In this case, the two inputs share a generic space at a higher level of abstraction which contains what they have in common. The inputs also possess more specific structure. We can say that in the blended space the role of politician is preserved but the values attached to it in the two inputs, Democrat or Republican, are fused into uniqueness. "Democrat" and "Republican" themselves function as roles for the values "Barack Obama" and "Mitt Romney" which are fused as well. This is because the VR of identity is compressed into uniqueness in the blend. Fauconnier points out that roles are elements of mental spaces as well but unlike other elements their identity (or value) can change whereas one particular property (e.g.: "president" in "The president changes every four years") stays the same (Fauconnier 1994: 41). Moreover, the values attached to a role, e.g.: the value Obama linked to the role of president, as a whole do not determine the role itself, i.e. the name does not determine the role. It is not the same to say "The president changes every four years" and "Reagan changes every four years" (Fauconnier 1994: 67). Also, it will not be the same to say "Obama supports wireless wiretapping" and "Obamney supports wireless wiretapping". The second example of the pair foregrounds the component of evaluation, i.e. disapproval. Therefore, the mentally projected communicative situation is different in the two utterances, which determines the differences in register.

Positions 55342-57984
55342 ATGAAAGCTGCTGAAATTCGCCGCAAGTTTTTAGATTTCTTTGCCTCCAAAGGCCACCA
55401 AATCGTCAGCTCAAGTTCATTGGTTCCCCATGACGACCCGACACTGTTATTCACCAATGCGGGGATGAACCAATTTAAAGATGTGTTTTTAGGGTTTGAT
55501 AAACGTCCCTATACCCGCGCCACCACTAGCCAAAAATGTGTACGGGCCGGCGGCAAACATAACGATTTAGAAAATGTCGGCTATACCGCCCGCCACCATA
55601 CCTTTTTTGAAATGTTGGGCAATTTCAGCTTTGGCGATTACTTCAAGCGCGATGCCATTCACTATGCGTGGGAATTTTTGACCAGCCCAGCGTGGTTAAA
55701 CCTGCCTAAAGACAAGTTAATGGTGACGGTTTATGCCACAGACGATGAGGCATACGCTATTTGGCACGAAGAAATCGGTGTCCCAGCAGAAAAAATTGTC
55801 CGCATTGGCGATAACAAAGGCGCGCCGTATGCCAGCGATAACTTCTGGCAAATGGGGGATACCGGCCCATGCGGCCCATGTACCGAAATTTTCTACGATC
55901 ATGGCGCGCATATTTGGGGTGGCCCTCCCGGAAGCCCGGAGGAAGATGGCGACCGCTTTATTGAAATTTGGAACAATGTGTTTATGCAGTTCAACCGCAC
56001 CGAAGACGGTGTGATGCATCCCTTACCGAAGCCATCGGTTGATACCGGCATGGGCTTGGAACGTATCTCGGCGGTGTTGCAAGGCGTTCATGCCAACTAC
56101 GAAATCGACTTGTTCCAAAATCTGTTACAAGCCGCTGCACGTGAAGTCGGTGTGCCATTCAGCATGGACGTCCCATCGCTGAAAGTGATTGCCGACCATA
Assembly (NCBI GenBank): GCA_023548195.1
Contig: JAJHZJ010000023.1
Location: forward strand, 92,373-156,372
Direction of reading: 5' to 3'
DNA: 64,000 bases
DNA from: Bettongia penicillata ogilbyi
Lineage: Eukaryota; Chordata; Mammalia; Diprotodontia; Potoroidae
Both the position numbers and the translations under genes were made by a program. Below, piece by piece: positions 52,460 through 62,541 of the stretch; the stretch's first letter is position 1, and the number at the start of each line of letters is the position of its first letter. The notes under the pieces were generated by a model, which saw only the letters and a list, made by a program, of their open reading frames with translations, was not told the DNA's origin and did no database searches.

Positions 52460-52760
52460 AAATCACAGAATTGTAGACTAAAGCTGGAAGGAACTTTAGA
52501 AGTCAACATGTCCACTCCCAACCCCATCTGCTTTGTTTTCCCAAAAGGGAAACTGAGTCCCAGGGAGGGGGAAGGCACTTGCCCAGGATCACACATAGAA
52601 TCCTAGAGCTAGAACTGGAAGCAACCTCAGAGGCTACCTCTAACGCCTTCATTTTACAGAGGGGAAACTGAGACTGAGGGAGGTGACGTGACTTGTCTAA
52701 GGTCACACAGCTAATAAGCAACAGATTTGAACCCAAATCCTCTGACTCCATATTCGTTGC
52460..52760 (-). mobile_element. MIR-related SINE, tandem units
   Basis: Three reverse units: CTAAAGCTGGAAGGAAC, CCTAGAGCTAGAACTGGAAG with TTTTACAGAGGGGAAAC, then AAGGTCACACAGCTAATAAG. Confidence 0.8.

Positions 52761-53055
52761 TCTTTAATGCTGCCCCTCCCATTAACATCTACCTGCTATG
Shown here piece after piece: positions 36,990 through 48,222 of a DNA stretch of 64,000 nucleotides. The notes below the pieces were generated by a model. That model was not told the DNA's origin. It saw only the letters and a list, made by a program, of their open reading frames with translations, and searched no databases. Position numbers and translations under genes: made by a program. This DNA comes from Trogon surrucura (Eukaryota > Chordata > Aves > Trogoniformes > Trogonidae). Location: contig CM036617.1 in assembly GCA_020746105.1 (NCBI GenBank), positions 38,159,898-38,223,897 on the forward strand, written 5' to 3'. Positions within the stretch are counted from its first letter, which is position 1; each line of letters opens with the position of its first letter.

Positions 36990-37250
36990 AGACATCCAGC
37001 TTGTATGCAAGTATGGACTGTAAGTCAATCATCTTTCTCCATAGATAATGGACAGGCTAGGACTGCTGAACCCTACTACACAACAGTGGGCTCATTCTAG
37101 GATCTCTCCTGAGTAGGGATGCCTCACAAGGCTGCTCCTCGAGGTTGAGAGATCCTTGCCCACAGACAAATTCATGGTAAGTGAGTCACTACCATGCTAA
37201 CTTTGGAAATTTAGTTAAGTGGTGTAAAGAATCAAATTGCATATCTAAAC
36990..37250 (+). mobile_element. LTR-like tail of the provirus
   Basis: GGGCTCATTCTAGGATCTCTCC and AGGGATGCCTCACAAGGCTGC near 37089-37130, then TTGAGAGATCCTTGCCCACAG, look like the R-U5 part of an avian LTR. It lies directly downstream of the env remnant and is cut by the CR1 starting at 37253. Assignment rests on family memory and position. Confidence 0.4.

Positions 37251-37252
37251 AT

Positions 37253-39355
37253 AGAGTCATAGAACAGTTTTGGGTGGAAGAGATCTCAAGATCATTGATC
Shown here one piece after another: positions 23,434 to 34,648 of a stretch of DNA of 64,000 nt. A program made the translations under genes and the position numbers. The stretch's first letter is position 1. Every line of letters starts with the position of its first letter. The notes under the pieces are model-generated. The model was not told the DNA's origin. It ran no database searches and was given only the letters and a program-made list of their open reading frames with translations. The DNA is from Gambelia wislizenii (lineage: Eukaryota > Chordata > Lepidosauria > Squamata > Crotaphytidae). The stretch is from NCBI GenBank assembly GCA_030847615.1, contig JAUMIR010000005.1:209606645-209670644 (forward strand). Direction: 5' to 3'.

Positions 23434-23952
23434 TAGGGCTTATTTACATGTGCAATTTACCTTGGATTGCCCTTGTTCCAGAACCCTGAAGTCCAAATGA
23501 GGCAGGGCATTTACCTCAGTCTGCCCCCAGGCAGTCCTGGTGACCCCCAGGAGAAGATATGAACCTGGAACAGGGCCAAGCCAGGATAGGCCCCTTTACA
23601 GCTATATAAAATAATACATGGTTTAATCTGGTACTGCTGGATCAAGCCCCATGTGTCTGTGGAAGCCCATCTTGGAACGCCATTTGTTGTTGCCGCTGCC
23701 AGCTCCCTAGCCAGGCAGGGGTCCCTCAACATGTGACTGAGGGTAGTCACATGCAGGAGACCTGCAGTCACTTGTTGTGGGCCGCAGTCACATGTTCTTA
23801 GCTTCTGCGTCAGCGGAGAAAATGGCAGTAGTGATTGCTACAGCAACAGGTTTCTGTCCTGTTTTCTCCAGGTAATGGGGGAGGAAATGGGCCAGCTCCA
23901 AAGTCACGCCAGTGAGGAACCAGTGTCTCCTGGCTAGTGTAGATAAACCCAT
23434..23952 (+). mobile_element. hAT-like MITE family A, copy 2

In the two inputs, the elements "Democrat", "Republican", "Won the presidential campaign", and "Lost the presidential campaign" are essential for the construction of the mental space linked with Obama and that having to do with Romney. In the blend, however, these elements are merged to suggest a "hybrid" politician whose political denomination is irrelevant as long as s/he promotes policies considered detrimental to society. All other elements of Input 1 have counterparts in Input 2 projected in the blended space. As compared to the input of "bride" above, the two inputs in this example may exhibit greater variation of their elements because the construction of the mental spaces of "Obama" and "Romney" requires more specialized background knowledge, though still culturally determined. The variation in the inputs will produce variation in the emergent structure of the blend (although we know that new emergent structure can appear out of the same inputs as well). Hence, we can predict that the structuring of Obamney, for instance, may be more variable from individual to individual than that of bridezilla. In addition, since individuals will differ in the degree to which they possess the relevant background knowledge necessary for processing Obamney, they will also differ with respect to the concreteness of the elements structuring the input spaces. Going back to the diagram above, the last five elements of the inputs may be replaced by the single element "Promotes policies which are bad for society" in the blend.